The expert panel delivered a report in January 2015 on its investigation into the cause of the failure of the tailings storage facility at the Mt. Polley Mine. The report also included the release of 35,000 pages of documentation related to the panel’s investigation.

Updates to the TSF portion of the mining code include new design and operations criteria for TSFs, requiring water balance and water management plans for TSFs and requiring mines with TSFs to establish Independent Tailings Review Boards.

“The changes to the B.C. mining code are far-reaching and responsive to the recommendations of the panel. I would like to commend the minister, the chief inspector of mines and the code review committee for completing such a thorough review in order to address the panel's recommendations," said Dirk van Zyl, professor and chair of mining and the environment, University of British Columbia mining program and former member of the Independent Expert Engineering Panel. “These changes put B.C. in a leadership position and clearly set the groundwork for a more comprehensive approach to consistent tailings management in the province. It is another step towards the overall goal of moving to zero TSF failures. Minister Bennett's acceptance of all of the panel and other recommendations, and his insistence to complete their implementation, is an important commitment to everyone in B.C.”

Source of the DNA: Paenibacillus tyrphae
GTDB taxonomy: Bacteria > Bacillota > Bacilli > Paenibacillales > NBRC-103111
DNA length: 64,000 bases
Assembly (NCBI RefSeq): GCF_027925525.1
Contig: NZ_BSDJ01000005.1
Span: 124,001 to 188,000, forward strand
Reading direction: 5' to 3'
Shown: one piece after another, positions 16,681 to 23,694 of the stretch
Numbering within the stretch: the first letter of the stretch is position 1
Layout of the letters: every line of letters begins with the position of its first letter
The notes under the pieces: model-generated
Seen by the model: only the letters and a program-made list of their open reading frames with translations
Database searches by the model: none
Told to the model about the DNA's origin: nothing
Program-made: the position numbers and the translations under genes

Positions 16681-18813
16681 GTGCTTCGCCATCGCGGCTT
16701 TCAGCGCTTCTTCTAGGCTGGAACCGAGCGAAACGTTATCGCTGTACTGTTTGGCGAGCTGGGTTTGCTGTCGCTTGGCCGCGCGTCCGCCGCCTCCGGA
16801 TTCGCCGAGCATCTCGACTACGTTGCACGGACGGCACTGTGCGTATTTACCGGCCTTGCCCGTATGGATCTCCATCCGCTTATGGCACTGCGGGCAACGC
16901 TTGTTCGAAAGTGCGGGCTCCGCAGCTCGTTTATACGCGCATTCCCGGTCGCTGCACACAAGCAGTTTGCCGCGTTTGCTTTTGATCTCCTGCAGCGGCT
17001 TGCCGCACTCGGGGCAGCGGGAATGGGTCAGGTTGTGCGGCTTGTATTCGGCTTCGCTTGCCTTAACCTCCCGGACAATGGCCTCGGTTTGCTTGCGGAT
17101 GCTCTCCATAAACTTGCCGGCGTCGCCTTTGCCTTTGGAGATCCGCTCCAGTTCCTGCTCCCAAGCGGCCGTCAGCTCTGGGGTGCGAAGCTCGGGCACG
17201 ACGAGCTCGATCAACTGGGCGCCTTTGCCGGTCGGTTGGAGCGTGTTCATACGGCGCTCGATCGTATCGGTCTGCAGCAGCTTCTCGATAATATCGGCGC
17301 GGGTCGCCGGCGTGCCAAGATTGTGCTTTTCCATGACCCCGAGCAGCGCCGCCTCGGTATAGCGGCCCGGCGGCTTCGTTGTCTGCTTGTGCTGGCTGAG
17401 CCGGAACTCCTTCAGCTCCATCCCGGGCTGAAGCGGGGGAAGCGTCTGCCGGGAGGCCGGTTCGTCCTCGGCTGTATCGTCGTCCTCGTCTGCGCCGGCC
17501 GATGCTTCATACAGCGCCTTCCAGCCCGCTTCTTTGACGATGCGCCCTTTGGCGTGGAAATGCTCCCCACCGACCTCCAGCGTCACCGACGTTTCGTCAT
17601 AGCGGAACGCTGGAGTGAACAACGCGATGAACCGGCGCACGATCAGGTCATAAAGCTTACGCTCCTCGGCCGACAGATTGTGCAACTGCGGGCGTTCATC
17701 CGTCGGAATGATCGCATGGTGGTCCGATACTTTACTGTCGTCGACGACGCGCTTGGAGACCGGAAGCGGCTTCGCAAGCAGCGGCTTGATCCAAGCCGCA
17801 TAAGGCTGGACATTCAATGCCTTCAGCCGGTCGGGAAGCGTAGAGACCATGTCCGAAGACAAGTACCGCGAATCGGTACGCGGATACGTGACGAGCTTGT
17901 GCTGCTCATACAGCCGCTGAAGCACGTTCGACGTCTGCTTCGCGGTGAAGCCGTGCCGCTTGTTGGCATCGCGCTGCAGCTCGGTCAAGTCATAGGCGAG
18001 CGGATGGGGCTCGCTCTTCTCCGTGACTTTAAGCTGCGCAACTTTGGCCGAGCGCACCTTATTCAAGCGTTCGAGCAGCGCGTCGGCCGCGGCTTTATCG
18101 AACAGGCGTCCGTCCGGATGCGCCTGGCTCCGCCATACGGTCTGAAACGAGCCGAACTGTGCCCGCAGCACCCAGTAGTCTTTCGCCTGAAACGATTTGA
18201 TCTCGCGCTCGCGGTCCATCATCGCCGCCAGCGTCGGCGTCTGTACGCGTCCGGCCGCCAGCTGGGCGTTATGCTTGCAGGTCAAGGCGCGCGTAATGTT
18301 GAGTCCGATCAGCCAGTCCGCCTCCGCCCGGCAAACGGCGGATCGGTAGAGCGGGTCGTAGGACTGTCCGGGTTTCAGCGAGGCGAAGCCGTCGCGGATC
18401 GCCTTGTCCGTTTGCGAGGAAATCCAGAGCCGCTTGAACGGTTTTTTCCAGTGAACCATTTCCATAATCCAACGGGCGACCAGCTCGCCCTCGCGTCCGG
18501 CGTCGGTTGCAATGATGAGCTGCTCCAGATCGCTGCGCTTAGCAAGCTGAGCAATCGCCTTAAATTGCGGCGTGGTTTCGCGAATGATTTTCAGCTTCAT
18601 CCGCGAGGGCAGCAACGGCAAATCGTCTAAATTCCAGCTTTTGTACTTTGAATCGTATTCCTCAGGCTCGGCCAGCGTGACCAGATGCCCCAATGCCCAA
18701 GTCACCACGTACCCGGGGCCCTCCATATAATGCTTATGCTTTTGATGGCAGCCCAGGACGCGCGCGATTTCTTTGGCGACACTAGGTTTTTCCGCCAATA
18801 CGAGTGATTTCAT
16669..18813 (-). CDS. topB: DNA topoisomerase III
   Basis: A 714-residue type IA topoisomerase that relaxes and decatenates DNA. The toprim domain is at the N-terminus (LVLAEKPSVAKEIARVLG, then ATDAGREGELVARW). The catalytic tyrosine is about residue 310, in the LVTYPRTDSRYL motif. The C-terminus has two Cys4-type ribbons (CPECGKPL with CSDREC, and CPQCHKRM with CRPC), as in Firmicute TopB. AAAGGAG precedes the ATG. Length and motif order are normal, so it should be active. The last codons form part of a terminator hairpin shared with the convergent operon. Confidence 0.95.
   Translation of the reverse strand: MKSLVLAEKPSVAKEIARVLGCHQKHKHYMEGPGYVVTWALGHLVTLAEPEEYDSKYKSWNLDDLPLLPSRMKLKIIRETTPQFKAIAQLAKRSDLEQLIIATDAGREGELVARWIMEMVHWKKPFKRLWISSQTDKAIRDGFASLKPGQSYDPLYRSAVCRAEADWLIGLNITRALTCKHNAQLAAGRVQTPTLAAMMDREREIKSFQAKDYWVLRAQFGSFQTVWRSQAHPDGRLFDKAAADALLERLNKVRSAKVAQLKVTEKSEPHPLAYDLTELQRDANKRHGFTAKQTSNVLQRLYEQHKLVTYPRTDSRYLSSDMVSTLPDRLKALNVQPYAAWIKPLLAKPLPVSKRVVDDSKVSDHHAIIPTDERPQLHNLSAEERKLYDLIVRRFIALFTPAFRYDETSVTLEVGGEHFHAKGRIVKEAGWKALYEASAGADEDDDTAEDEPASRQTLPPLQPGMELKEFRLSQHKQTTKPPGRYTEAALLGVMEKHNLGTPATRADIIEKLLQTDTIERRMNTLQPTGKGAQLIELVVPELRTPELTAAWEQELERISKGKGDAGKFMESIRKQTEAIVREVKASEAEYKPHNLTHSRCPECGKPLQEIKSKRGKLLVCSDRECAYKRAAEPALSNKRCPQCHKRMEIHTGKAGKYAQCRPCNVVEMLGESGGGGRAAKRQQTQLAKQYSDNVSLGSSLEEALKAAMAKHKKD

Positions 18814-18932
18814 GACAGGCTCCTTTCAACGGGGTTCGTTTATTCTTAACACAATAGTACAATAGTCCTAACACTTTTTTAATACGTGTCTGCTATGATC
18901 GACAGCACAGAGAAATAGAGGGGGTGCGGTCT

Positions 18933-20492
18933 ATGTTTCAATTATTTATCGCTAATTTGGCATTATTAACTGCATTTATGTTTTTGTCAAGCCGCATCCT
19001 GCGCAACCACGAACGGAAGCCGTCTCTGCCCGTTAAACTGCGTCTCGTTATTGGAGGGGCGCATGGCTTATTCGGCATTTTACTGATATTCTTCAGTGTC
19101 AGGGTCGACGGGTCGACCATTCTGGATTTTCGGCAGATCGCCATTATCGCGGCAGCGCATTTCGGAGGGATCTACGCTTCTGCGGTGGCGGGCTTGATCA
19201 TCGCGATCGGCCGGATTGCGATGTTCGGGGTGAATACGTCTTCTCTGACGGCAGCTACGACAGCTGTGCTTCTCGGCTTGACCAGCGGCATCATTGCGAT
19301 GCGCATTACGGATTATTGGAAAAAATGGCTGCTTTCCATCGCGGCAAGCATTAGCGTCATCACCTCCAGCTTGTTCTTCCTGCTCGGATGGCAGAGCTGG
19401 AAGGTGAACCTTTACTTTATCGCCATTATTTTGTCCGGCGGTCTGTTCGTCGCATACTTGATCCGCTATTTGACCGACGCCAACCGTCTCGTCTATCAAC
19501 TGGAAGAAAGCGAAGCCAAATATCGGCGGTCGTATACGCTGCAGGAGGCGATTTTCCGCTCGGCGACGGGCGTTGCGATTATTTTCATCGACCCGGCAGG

Through these revisions to the Mining Code, government has addressed 20 of the 26 recommendations from the independent expert panel and the chief inspector of mines’ reports. The 17 recommendations from the Office of the Auditor General’s report have also been accepted by government and are expected to be addressed by the end of 2017.

The Association of Professional Engineers and Geoscientists of BC (APEGBC) has completed the new professional practice guidelines for site characterization for tailings dams in British Columbia. The new guidelines directly respond to the independent expert panel’s recommendation that APEGBC develop guidelines that would lead to improved site characterization for tailings dams with respect to the geological, geomorphological, hydrogeological and seismotectonic characteristics.

“British Columbians rightfully expect safety and professionalism in every aspect of how resource development projects are carried out, said Ann English, chief executive officer and registrar of the Association of Professional Engineers and Geoscientists of BC. “The updates to the Mining Code and the development of site characterization guidelines, in line with the recommendations of the independent expert panel and chief inspector of mines, support high standards of practice by B.C. engineers and geoscientists and our responsibility to public protection.”